Cosmetics

An Evaluation of the Risk of Variant Creutzfeldt-Jakob Disease from Exposure to Cattle-Derived Protein Used in Cosmetics

BSE Main Page


FDA prepared this assessment of the risks to public health if cattle-derived ingredients are used in cosmetics. The risk assessment addresses bovine spongiform encephalopathy (BSE), a progressive neurological disorder in cattle.

Introduction

The discovery of a cow with bovine spongiform encephalopathy (BSE) in Washington State in December 2003 triggered action to put in place additional safeguards against BSE. Even though the cow was born in Canada, the fact that the cow was discovered in the U.S. and had been sent to slaughter and rendering before it was identified as positive indicates a vulnerability in the U.S. BSE protective net.

While BSE is usually identified with either food safety or animal health, cosmetics, because of the ways they are used, provide another route for BSE infectivity to enter the human system. Cosmetics may contain a wide range of cattle-derived ingredients, many of which may carry the BSE agent. FDA prepared this assessment of the risks to public health if cattle-derived ingredients are used in cosmetics.

This qualitative risk assessment follows the generally accepted framework for risk assessments endorsed by the Codex Alimentarious Commission, the U.S. National Academy of Sciences, and other authoritative bodies. The framework divides risk assessment into four components: (1) hazard identification, (2) exposure assessment, (3) hazard characterization (or dose-response assessment), and (4) risk characterization. The risk assessment uses scientific evidence to the extent that it exists. The agency has determined that this qualitative risk assessment is appropriate to the circumstances. 

Risk Assessment

Hazard Identification

In April 1996, British scientists reported a previously undetected new variant of Creutzfeldt-Jakob disease (vCJD) in young patients, with symptoms somewhat different from sporadic CJD (Refs. 1 and 2). All cases of vCJD had histopathologic evidence of spongiform changes in the brain, but also showed formation of "florid" plaques (a core of amyloid protein with surrounding halos of vacuoles) not typically seen in other forms of CJD (Ref. 3). Clinically, vCJD usually begins with a psychiatric presentation, such as depression, anxiety, nightmares or hallucinations. These symptoms are followed by memory impairment, then dementia in the late stages. The clinical course may last up to two years before death occurs (Ref. 4). Because scientific evidence suggests that the presence and infectivity of abnormal prion proteins in vCJD share characteristics with abnormal prion proteins found in cattle with BSE, scientists have concluded that exposure to the BSE agent is the most plausible explanation for the occurrence of vCJD (Refs. 5 - 8). Monkeys (genetically the closest animal model to humans) inoculated with samples of brain from BSE-infected cattle have been found to develop a TSE that is histopathologically similar to vCJD (Ref. 9), as have mice inoculated or fed with BSE-infected tissue (Ref. 10). In addition, studies have shown that abnormal prion proteins from vCJD patients are molecularly similar to abnormal prion proteins from BSE-infected cattle and different from abnormal prion proteins from patients with CJD and other spongiform encephalopathies (Ref. 4).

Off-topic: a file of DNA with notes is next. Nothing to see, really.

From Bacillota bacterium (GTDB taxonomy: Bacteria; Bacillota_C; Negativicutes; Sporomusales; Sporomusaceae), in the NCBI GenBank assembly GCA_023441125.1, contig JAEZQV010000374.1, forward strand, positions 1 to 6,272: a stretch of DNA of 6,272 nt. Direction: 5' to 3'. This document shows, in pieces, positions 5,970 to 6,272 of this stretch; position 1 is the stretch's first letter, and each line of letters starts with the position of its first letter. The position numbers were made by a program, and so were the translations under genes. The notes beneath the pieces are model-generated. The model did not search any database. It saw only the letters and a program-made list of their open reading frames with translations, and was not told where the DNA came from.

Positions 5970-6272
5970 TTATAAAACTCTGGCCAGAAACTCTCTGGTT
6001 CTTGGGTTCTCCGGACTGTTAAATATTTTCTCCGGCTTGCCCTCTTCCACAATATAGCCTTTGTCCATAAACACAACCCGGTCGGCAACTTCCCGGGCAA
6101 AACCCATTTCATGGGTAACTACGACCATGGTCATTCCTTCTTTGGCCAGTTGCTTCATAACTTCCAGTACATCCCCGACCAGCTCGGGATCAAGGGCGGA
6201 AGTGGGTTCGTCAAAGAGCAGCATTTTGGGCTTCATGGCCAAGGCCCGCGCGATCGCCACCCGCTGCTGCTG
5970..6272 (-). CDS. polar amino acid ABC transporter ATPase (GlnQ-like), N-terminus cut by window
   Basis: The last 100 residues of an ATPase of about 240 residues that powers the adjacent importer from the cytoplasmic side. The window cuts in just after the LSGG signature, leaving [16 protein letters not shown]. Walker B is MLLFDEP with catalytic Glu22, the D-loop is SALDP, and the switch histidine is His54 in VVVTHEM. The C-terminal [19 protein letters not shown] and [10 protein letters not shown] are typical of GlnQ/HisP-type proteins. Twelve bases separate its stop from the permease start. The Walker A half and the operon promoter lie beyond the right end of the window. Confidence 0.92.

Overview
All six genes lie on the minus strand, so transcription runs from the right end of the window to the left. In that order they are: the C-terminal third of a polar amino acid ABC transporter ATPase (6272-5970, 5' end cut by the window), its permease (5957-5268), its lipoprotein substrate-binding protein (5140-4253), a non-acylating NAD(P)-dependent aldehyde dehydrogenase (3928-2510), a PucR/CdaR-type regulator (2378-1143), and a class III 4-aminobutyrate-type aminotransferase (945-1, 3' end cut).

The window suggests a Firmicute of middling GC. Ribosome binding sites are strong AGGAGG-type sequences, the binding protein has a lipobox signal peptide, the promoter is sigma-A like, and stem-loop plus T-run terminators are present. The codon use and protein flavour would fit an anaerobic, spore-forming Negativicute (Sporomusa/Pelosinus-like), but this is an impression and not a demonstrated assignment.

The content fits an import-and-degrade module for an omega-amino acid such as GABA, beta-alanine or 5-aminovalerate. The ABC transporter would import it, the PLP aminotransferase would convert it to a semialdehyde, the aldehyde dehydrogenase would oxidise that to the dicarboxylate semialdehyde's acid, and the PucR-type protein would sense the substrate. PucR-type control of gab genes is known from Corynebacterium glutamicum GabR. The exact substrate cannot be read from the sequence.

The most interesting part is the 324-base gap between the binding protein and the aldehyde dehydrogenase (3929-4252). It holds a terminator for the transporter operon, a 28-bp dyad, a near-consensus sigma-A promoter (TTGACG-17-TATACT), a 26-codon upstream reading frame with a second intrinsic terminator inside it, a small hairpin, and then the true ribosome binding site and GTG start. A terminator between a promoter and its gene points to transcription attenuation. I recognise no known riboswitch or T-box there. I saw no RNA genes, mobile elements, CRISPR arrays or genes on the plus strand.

Prions are predominantly found in the central nervous system, portions of the intestine, and tonsils of cattle with BSE. Cosmetic ingredients can be derived from some of these tissues. Although large prion doses are known to have a shorter incubation period before the disease develops, even low doses may cause vCJD if infectious prions survive digestion and the host survives long enough to complete a longer incubation period. Although most scientists believe that vCJD in humans is caused by consumption of cattle-derived food products contaminated with the agent that causes BSE (Refs. 11-14), exposure from cosmetics derived from cattle protein is another potential route of exposure.

Exposure Assessment

BSE in the United States
On December 23, 2003, USDA diagnosed a positive case of BSE in an adult Holstein cow in the State of Washington.

Use of Cattle Protein in Cosmetics